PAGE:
Industry needs to better defend oil exports − US energy secretary

05 March 2014 22:32 Source:ICIS News

HOUSTON (ICIS)--The oil industry needs to do a better job of explaining why the US should remove its current restrictions on oil exports, the US Secretary of Energy said on Wednesday.

Removing the restrictions on oil exports is the responsibility of the Department of Commerce, said Ernest Moniz, energy secretary, who made his comments during IHS CERAWeek.

Nonetheless, Moniz shared his thoughts on oil exports to the conference.

"I don't think the industry has done a good job of stating the case," he said. "I do think the industry can do a lot better job of explaining the drivers and implications of exports, certainly in a country that still imports."

The restrictions on exports were put in place more than 30 years ago in response to the oil crisis of the 1970s. Under the Export Administration Act of 1979, the US can only export crude oil to neighbours Canada and Mexico.

Some are now questioning the need for such restrictions because US oil production has risen sharply due to new techniques such as hydraulic fracturing (fracking) and horizontal drilling.

US oil production likely increased to an average of 7.5m bbl/day in 2013, up 1.0m bbl/day year over year, according to the Energy Information Administration (EIA). In 2012, US oil production was 6.5m bbl/day. During the recession in 2008, it was 5.0m bbl/day, close to a 60-year low.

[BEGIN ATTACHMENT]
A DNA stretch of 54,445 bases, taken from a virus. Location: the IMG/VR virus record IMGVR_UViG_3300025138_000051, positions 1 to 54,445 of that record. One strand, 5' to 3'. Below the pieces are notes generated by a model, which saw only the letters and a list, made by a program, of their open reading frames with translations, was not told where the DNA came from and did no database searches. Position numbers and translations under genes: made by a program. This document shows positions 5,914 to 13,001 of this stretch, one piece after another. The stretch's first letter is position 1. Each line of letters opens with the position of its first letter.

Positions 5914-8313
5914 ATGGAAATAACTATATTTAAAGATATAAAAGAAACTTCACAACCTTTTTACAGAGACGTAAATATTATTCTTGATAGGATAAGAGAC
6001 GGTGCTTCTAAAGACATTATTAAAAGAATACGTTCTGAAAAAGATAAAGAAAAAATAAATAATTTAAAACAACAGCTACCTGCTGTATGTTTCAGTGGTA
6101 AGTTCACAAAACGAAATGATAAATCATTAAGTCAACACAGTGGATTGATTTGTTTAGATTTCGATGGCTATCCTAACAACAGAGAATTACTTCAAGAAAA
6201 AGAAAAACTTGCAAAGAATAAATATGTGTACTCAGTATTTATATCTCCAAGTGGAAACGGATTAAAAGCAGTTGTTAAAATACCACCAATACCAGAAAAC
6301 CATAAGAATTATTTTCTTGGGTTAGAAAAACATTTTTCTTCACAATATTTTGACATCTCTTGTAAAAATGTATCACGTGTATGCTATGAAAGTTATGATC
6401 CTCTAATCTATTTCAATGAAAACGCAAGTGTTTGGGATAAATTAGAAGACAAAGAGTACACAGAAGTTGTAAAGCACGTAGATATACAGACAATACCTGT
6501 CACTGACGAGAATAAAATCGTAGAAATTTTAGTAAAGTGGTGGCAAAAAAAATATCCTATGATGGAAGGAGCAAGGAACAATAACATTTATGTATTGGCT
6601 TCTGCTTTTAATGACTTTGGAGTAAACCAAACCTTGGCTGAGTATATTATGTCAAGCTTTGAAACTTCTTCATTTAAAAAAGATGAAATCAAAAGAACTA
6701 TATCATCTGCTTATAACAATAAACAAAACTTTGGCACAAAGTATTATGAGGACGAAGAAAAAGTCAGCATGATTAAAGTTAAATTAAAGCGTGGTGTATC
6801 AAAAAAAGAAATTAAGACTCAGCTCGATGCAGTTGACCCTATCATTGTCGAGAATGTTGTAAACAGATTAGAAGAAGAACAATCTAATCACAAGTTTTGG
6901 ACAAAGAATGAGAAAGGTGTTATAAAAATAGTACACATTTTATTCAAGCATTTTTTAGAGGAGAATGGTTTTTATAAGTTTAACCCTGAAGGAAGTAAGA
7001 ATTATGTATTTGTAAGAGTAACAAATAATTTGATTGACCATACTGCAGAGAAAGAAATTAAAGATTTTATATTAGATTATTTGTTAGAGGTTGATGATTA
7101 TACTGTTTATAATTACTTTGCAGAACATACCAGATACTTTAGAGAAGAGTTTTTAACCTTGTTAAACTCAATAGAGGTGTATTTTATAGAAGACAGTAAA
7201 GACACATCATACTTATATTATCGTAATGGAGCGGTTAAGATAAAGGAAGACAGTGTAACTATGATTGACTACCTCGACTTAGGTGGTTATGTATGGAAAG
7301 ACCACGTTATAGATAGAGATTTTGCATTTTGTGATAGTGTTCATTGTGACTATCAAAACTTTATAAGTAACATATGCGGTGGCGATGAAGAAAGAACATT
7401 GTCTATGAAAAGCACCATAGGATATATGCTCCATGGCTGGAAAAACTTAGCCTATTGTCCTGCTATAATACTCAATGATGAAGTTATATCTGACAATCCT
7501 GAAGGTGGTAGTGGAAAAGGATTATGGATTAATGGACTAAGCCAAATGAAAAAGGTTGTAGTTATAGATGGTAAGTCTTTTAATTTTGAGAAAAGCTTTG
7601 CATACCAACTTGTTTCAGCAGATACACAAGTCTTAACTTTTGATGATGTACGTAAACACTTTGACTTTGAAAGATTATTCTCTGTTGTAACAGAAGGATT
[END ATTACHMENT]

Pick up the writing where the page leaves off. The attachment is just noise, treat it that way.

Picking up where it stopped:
Much of the new production is in light grades of crude. Many US refineries accommodate much heavier grades, especially along the Gulf Coast.

Rising light-crude production could exceed the nation's refining capacity, and the resurgence of US oil production would collide with the ban on exports.

During a media briefing, Moniz said that other factors regarding expanding US oil exports also remain cloudy.

For example, he asked what the balance should be between oil exports and imports as well as the ability of refiners to add or modify their capacity to handle lighter grades of crude.

"There are a lot of questions that have not been addressed in a clear way," Moniz said.

IHS CERAWeek lasts through Friday.

By Al Greenwood